One song, Los Pantalones (The Pants), is about trying to persuade a sexy woman who is wearing blue jeans to change into a pair of tight cutoff shorts. On another track, La Gozadera (The Party), which will be promoted as the single off the new disk, Lima sings at incredible speed, "Párate a batear que te voy a alimar." In other words: "Step up to the plate, I'm going to strike you out."
"This is my mambo, the band's mambo," Lima said last week while cranking the CD player loud enough to shake the still lifes on the walls of his Milwaukee hotel room.
In his younger days Lima thought his career would be the mambo and not the mound. The oldest of seven children, he grew up in a three-room house on a fertile plot of land outside the city of Santiago. His father, Francisco Rodriguez, was a catcher for 12 years on a touring Dominican amateur team and supported his wife, Nurys Lima, and his seven children by working for the local lottery system and running out roosters for cockfights. The Limas never lacked for food—they kept farm animals and cultivated mangoes and plantains—but Jose began supplementing his family's income at age 11 by singing in nightclubs. At 13 he entered a competition at a festival and sang before a gathering of thousands. He belted out a song from the Villa-Lobos operetta Magdalena, outperforming nine other vocalists to win.
His success prompted Jose to attend music classes. He became so intent on a singing career that he might never have played baseball beyond the sandlots. When he turned 15, however, Francisco asked him to give ball playing a serious effort, and Jose joined a team in the Dominican youth league. He pitched (going 9-0), played centerfield and was named his league's MVP. When he turned 16, after just one year of organized baseball, the Tigers signed him. "Ever since then," says Lima, "I have been a hot dog."
To be sure, there are some players who abhor his showmanship. "It's the weakest act in baseball," complains Brewers pitcher Steve Woodard. Adds Pittsburgh Pirates outfielder Al Martin, "The crap he does gets to you. You want him to give it a rest."
Many other players, however, agree with Milwaukee second baseman Fernando Viña, who said before going 0 for 4 against Lima last week, "Why should it bother anyone? People should see that Jose is just being himself. He's a good man with a good heart."
Says Lima, "Baseball is a short career, and I'm going to enjoy every single day. Everybody should. If you don't like what I do, take me deep. You can dance around at every base if you want, I don't mind. I'm not going to stop being who I am."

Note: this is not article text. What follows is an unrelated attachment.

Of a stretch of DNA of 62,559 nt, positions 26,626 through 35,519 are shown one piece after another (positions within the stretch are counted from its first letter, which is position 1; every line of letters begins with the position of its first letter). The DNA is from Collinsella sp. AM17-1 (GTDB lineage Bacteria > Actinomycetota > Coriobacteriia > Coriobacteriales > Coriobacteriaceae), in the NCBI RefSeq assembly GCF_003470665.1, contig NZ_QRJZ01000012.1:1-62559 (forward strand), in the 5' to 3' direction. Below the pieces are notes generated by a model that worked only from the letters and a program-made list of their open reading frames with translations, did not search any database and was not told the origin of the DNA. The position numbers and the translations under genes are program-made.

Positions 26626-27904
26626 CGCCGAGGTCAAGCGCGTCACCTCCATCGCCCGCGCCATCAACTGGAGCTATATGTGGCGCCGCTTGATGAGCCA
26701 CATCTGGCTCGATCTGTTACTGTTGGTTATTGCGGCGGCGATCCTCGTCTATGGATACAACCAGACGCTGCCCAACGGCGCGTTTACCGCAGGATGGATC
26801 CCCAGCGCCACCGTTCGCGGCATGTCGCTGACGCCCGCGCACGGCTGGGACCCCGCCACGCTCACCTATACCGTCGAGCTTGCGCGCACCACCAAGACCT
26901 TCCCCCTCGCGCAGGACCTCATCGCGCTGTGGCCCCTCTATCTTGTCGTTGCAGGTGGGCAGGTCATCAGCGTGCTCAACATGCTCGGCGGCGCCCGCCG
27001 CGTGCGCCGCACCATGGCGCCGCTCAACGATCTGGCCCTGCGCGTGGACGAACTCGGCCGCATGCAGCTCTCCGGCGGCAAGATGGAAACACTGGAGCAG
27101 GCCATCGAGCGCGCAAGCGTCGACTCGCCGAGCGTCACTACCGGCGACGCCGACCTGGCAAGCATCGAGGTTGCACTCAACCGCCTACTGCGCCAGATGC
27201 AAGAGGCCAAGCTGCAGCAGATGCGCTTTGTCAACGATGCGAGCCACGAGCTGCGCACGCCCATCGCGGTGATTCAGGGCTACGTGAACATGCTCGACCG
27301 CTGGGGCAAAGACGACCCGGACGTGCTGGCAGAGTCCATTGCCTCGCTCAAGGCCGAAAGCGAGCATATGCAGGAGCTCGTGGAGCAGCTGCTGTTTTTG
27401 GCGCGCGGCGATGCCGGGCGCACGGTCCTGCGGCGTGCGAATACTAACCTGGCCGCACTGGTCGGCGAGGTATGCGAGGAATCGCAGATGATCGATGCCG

Who Lima is, it turns out, is one of the most affable, least pretentious men in the majors. One night last week in Milwaukee, he sauntered around the field during batting practice with his glove atop his head and then paused before going out to play catch in the outfield to hug several opposing players, three members of the Brewers' grounds crew, two ushers and a dozen fans whom he has befriended over the years. Lima's autograph-signing sessions are the stuff of legend. "If you don't have [his autograph], you haven't tried to get it," says Dierker. After a tough 2-1 loss to the Chicago Cubs in his first start of this season, Lima was driving away from the Astrodome when he saw a throng of young fans. He parked, got out and spent an hour with a pen in his hand. During a rain delay in Detroit a few years ago, he stood on the field during the downpour signing for anyone hardy enough to come meet him. "He can't help being open and friendly," says Melissa, who met Jose while he was signing autographs after a game in Seattle in 1996. "He had to get his cell phone number changed because he was getting 100 messages a day. One hundred, no kidding."
If there has been a dark time in Lima's life, it came in 1997, shortly after he had been traded and had gone through a divorce. Lima, then still a two-pitch pitcher, couldn't get anyone out. He sometimes sat in the bullpen for a fortnight without being used. "His act was getting old," says Dierker. "He was a big personality in the clubhouse, but it was hard to be impressed, because he was pitching so lousy."
At the beginning of last season, the Astros had yet to settle on a starter for their fourth game. Lima, coming off a 1-6 season and a spring training in which he had put up an 8.16 ERA, went to Dierker and Ruhle and all but demanded the ball. "You could see how badly he wanted to start," says Ruhle. "He was so determined. Larry gave him the start."